Mehul Daya and Neels Heyneke are out with a fantastic technical report on global markets……..they write,Last year, global dollar liquidity contracted, and the dollar and emerging markets reacted to this contraction. This year will determine whether the tighter global financial conditions will continue to work their way into the bond and equity markets or if central banks will come to their rescue. A lot of research effort is spent on future Fed policy, but we believe the Chinese monetary system is the weakest link right now and that it needs to be monitored closely.

• We have been warning since early last year that deflationary, and not inflationary, forces remain the bigger headache.

• The fact that the break out of the bull trend since 1987 has proved to be false on the US government 30-yr is a buy signal in itself. The break below 3.10% projects a move to 2.68%, with more downside potential after that.

• The 30-10yr spread remains in the bull trend that started in 2012 as QE programmes compressed term premia and volatility. A break above 43 basis points will indicate the markets are starting to price risk into the curve, which will not be good news for risk assets.

The JPM emerging market bond yield bottomed with the “Taper” statement in 2013. Yields peaked in early 2016 with the “Shanghai accord” and bottomed out in September 2017. This was several months before the risk-off started in other asset classes – in late January 2018, with the VIX sell-off. • Wave A was in the region of 2%, and in theory, wave C should also be 2%, targeting 8%.

• We believe the fundamental driver of this move will be the Chinese economy and, subsequently, a further contraction in global dollar liquidity. • We have had the view, since early last year, that a repeat of the 1998 SE-Asia is a likely outcome. This time, China will be the victim of the impossible Trilemma, which states that it is impossible to have all three of the following at the same time: a fixed foreign exchange rate, free capital movement and an independent monetary policy.

The dollar has been in a bull market since the GFC and rallied in early 2018 from the important support line from 1985 at 88.34. • We have written extensively over the last few years that interest rate differentials alone are not the only drivers of currencies anymore. The quantum of dollars in the system, stemming from Fed policy, developments in the euro-dollar system, global growth (velocity of money) and shadow banking activities need to be taken into consideration. • The dollar bull lost momentum during 4Q18, and a correction is playing out. The target levels for this correction are 93.09 and the neckline and support line at 91.90. • Only a break below the latter level, out of the bull trend since 2010, will force us to revisit our long-term bullish view on the dollar.

The performance of the US markets helped the MSCI World Index to remain above the resistance line through the highs since 2000. The break was, however, not sustainable, and the break back below the resistance and below the support line from 2009 is a bearish signal. At this point, the correction from the 1Q18 is still an ABC pattern, which indicates a correction phase. Any further downside move below 1,809 will, however, confirm that the market is trending to the downside, targeting the wave 4 low at 1,466. • The Shanghai Accord, however, managed to stop a bear trend from unfolding. There are many views that the central banks must reverse their tightening biases. That is surely possible, but we are sceptical about whether a new Shanghai Accord can be reached, as the global geopolitical landscape is quite different today vs that in 2016. • In a geared world of shadow banking and asset inflation, bear markets do not always start with the economy slowing down. In 1998, 2000 and in 2008, tighter financial conditions derailed markets, triggering an economic slowdown. The reason being, as asset prices fall, the re-hypothecation process slows down, triggering a major liquidity squeeze that works its way back into the real economy.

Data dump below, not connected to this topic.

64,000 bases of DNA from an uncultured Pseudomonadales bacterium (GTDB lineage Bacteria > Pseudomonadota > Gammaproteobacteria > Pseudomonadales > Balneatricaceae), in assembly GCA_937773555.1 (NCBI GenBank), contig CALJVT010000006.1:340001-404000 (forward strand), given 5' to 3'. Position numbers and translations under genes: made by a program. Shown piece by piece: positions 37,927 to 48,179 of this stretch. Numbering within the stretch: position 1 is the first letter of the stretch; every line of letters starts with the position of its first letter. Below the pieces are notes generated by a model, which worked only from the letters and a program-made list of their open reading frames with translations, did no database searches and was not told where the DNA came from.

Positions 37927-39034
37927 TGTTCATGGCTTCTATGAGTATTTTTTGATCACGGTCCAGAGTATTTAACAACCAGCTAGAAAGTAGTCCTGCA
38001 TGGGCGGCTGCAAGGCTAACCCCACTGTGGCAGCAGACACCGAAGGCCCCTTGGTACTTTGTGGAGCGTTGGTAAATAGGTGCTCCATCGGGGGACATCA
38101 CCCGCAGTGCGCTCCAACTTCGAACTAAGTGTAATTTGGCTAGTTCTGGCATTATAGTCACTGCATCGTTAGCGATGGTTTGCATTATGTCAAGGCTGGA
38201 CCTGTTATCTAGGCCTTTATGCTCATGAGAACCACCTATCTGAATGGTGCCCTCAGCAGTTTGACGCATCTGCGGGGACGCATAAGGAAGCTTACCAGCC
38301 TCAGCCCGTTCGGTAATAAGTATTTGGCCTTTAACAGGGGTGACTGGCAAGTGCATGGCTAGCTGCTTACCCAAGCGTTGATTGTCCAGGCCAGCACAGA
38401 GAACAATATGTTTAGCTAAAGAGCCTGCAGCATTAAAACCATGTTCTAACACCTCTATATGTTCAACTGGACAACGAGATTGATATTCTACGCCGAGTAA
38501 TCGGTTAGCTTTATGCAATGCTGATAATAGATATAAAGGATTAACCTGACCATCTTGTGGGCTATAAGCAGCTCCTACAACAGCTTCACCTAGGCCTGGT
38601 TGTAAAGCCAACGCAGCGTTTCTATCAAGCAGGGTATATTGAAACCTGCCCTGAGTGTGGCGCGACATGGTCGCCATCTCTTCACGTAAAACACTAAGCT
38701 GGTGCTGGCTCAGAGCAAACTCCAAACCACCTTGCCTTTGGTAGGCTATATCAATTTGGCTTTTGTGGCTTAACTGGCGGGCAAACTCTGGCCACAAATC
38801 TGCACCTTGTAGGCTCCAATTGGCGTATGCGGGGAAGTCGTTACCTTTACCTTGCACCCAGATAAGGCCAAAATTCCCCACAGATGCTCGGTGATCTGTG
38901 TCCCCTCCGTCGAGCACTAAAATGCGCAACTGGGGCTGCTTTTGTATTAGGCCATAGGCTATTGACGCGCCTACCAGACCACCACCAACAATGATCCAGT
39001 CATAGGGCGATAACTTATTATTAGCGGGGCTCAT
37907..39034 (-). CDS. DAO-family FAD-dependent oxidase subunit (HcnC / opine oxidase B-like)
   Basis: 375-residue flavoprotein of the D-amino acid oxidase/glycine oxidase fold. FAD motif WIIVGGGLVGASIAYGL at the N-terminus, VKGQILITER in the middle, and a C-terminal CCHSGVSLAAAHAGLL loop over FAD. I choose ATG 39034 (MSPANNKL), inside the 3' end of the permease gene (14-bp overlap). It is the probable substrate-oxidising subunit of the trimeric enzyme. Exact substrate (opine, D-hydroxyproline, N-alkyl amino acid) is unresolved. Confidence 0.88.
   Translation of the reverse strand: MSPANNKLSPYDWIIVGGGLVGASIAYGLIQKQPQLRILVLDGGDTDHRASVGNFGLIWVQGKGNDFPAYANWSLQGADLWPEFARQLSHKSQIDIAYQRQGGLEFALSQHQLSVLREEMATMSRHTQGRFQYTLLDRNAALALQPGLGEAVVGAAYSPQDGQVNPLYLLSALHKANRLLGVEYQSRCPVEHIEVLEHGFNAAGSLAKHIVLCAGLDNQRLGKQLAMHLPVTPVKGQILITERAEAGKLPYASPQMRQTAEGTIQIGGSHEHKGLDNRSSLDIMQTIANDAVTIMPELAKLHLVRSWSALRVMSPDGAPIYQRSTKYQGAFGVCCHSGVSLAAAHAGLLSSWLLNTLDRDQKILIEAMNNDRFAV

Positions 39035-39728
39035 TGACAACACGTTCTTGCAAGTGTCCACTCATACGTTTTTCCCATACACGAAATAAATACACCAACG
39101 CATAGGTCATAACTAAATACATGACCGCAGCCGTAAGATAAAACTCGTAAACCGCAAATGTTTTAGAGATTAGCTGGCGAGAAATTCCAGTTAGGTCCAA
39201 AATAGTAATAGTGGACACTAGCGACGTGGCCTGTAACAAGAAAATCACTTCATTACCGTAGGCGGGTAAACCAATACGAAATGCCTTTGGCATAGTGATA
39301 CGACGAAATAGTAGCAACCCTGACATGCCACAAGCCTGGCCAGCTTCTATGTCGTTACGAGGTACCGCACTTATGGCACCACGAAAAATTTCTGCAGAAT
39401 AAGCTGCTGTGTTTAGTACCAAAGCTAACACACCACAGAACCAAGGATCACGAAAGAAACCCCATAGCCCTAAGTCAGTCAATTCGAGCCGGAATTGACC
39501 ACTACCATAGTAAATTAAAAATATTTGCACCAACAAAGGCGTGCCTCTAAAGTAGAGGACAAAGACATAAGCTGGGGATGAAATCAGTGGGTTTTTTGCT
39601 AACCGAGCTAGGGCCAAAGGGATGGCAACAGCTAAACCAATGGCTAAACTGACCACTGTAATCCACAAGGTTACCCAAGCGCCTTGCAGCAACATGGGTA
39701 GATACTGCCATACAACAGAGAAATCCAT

The MSCI EM has been in a bear market since the start of 2018. The EM equities bottomed out, along with the EM currencies, during 4Q18. However, EM equity markets failed to rally, as the US equity markets came under pressure. • The EM index is currently trading against an important resistance line at 1,016. It is crucial for the bull story that the EMs must accelerate through this resistance in the near future. • If the index fails at current levels, it would project further downside to the support line and previous low at 836. The JSE Top-40, in USD terms, is already consolidating against an equivalent support line to the 836line. • The bottom panel is the relative of EM over DM equities performance. The relative rallied within this well established bear channel during the riskon phase of 2016 and 2017 but turned down sharply during 2018. We believe the latest rally will turn out to be a goodbye kiss against the red neckline and expect the relative to turn down from current levels.

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